World’s top investment forum pitches sustainable investing as crucial for COVID-19 recovery

A garment factory in Cambodia. © World Bank

For developing countries in particular, initiatives to promote new investments in industry can complement COVID-19 recovery efforts and produce structural changes.

A garment factory in Cambodia. © World Bank

Global investment can be a driving force for a more inclusive and sustainable future post-COVID-19, particularly if funds are directed to where they are most needed.

That was the main message from the Global Leaders’ Investment Summit at UNCTAD’s 7th World Investment Forum on 19 October, gathering heads of international organizations, government officials and thought leaders in business and academia.

They set out strategies to get the world’s investment priorities right, including reversing a decline in foreign direct investment (FDI) in developing countries during the COVID-19 pandemic.

World leaders and government ministers from Egypt, Indonesia, Jordan, Morocco and Pakistan shared national examples of investing in pandemic relief, conserving the environment, reducing carbon emissions and upskilling their workforce.

Beyond infrastructure into industry

While opening the summit, UNCTAD Secretary-General Rebeca Grynspan spotlighted three megatrends impacting global value chains.

She pointed to ongoing technological advances; rising interventionism and protectionism associated with mounting geopolitical tensions; and the need for a green transition to sustainably rebuild economies.

“Great transformation requires great investments. And great investments require a growth perspective,” Ms. Grynspan said, calling for investment development paradigm changes as the world strategizes ways out of the public health crisis.

While many countries made “sound investments” in infrastructure as part of their COVID-19 recovery efforts, Ms. Grynspan said it’s important to “see beyond infrastructure into industry.”

She flagged that shipping costs are now five times higher than pre-pandemic levels and emphasized the need to shore up investment into the hardest-hit manufacturing and service sectors, cautioning that failure to do so could put a brake on productive capacity growth.

“For developing countries in particular, initiatives to promote new investments in industry will be important to complement recovery efforts and produce structural changes,” Ms. Grynspan added.

Worrying phenomena

Despite signs of recovery in global investment, there is uneven growth in an unequal world, several speakers warned.

Professor Jeffrey Sachs, a world-renowned economist and advocate for the UN Sustainable Development Goals, urged “real development financing” that gets funding to poor countries struggling to meet basic budgetary needs.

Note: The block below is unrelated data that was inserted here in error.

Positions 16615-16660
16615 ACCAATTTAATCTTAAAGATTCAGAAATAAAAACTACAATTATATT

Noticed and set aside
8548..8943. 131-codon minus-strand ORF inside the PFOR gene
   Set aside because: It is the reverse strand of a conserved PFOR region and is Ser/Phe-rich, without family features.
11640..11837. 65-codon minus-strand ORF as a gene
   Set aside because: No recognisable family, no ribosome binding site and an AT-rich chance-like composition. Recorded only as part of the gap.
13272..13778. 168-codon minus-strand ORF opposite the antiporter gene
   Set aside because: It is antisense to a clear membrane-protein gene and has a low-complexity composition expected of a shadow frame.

“How are you going to do business development if the kids have no skills, if the graduation rate of upper-secondary level is 25% in most of sub-Saharan Africa?” Professor Sachs posed.

Børge Brende, president of the World Economic Forum, echoed the concern: “Really, there will be no recovery without investment recovery, including in emerging markets and developing countries.”

In contrast, Mr. Brende cited a $3.6 trillion investment boost resulting from global mergers and acquisitions in the first half of 2021, surpassing the total of all deals made in 2020.

He said: “Trillions of dollars of capital have been looking for productive investments. What is worrying though, is that this capital is not flowing where it’s needed most.”

Invest where needs are greatest

The summit heard recommendations on key investment areas for economic growth and sustainability.

These include investment to bolster health-care infrastructure, health science and innovation; information and communications technology to bridge the digital divide; and the renewable energy transition to a circular economy.

“We do believe that technology will be fundamental. We’re going to need investments and cooperation to make sure that we continue to progress,” said Roberto Marques, who leads Natura, a Brazilian company working in fair trade with more than 7,000 indigenous people in the Amazon region.

“We have an opportunity to be more intentional about it, in terms of how we funnel resources, in which areas we’re going to create incentives.”

Improve investment climate

Peter Robinson, who heads the United States Council for International Business, highlighted the urgency to build an enabling environment for FDI, a major catalyst to development.

Mr. Robinson referenced findings of the Organisation for Economic Co-operation and Development (OECD) indicating that global FDI flows decreased by 38% in 2020, to the lowest levels since 2005.

“While the solution to pandemic recovery is multi-faceted, FDI is a key component,” Mr. Robinson said. He called for the strengthening of a rules-based trade and investment system to safeguard investors’ rights, particularly when investing in riskier markets.

The World Investment Forum held from 18 to 22 October is the largest global platform for investment and development. It was established in 2008 and over the past decade has made a significant contribution to investment-for-development policymaking.